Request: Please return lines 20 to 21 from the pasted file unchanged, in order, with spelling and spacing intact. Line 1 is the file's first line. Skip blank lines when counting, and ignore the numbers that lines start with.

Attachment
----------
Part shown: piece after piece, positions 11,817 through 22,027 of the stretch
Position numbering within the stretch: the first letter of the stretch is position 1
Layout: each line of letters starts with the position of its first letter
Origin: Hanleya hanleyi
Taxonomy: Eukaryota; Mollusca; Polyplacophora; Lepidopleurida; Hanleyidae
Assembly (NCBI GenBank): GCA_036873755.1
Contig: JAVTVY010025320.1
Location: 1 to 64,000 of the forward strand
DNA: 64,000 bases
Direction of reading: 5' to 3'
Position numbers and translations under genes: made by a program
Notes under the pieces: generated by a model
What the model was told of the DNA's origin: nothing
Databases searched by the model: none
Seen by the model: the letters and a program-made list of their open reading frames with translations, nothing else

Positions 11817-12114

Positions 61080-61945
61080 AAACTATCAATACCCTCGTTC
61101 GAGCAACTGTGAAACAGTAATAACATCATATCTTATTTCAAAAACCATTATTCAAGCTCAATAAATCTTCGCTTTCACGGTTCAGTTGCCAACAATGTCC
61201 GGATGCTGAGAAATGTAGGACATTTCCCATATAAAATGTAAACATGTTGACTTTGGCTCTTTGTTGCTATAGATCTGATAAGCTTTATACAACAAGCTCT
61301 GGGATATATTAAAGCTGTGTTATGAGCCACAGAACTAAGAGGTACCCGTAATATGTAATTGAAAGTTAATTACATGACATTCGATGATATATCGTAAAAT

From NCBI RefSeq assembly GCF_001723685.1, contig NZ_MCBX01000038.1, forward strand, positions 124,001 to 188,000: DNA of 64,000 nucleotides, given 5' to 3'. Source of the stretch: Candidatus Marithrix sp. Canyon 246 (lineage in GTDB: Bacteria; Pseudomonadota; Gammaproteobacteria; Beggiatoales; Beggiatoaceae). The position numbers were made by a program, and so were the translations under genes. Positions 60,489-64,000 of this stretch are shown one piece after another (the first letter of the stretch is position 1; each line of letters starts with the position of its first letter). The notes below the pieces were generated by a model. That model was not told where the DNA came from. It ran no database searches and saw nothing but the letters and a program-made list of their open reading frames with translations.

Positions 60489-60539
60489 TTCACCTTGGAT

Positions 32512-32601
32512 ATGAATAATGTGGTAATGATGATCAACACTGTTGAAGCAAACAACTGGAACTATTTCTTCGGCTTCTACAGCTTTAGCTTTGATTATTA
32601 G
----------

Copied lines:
61201 GGATGCTGAGAAATGTAGGACATTTCCCATATAAAATGTAAACATGTTGACTTTGGCTCTTTGTTGCTATAGATCTGATAAGCTTTATACAACAAGCTCT
61301 GGGATATATTAAAGCTGTGTTATGAGCCACAGAACTAAGAGGTACCCGTAATATGTAATTGAAAGTTAATTACATGACATTCGATGATATATCGTAAAAT